Eventually, they are deported. The argument of Anderson is that, if lower-cost workers are encouraged to become illegal immigrants, the families of these workers should be allowed to follow the workers to the United States.
Casse, D. (2004, February). Is Bush A Conservative? Commentary, 117(2), 19-26.
One of the issues that Casse deals with in this article is the immigration policies of the current Bush Administration. Casse points out that the recently announced policy to grant permanent resident status to illegal immigrants who have been in the country for five years, have a job, and have not been in trouble with the law is the antithesis of the typical stated positions of political conservatives on the issue. Because the motivation for the policy may be to woo Hispanic voters for the Bush cause in the 2004 general election does not alter general conservation opposition to granting permanent resident status to illegal immigrants.
Krikorian, M. (2004, January 26). Amnesty again: This country should have learned ù apparently, it has not. National Review, 56(1), 4-10.
Krikorian, writing in the right-wing National Review, clearly states the conservative position against immigration to the United States generally and opposition to amnesty for illegal aliens in the United States specifically. Krikorian, belatedly for upper economic strata conservatives, also recognizes that low-cost workers who displace American workers will eventually reduce the American economy to a two-tiered, Third World type of economy.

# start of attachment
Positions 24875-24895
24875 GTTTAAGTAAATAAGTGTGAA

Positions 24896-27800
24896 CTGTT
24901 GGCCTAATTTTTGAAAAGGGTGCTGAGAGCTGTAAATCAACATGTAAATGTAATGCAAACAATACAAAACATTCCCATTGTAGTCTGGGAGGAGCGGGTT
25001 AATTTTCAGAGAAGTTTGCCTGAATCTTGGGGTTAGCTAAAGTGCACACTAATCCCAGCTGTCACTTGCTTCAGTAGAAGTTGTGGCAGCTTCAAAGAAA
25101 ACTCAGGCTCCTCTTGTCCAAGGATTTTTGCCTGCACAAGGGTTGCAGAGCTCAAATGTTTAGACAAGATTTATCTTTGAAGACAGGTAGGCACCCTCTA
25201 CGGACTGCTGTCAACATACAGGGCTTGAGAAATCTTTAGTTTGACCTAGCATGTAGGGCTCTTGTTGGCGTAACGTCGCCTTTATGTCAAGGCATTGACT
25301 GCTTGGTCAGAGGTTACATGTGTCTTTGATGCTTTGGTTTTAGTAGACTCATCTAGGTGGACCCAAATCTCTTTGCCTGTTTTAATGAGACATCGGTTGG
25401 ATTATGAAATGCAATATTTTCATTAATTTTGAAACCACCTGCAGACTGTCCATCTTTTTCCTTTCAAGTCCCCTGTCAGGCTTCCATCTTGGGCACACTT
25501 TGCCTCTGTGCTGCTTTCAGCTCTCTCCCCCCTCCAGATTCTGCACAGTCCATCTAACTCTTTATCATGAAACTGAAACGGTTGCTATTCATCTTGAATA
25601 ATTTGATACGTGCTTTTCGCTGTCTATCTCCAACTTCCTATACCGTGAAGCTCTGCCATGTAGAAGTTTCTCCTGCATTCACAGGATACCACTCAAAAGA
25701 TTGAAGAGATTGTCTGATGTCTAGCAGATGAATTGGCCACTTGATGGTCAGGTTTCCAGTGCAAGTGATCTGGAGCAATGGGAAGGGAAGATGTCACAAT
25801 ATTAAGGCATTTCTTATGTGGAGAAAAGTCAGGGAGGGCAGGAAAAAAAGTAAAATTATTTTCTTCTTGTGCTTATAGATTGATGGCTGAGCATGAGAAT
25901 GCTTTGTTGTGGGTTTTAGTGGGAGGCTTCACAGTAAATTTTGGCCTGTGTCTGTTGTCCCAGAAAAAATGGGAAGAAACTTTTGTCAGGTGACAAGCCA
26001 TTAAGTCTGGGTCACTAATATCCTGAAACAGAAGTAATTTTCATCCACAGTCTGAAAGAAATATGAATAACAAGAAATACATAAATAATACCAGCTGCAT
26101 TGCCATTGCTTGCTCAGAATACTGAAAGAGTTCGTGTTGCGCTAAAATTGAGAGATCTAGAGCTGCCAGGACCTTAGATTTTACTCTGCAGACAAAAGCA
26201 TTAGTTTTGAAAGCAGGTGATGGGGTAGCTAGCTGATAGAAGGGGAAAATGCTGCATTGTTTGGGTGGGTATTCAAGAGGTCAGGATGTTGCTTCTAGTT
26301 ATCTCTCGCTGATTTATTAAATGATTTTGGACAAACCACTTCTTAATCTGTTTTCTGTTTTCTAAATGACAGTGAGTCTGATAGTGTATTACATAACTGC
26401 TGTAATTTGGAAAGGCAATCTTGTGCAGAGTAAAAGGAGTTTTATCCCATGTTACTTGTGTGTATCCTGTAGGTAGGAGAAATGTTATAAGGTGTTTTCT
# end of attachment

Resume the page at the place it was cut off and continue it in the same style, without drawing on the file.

Simes, D. K. (2003, November-December). America's imperial dilemma. Foreign Affairs, 82(6), 91-99.
Simes discusses immigration policy in the United States within the context of the current imperial policies of the nation. In both economics and politics, the United States is behaving as an imperials power. The United States wants the support of foreigners in this role that it envisions for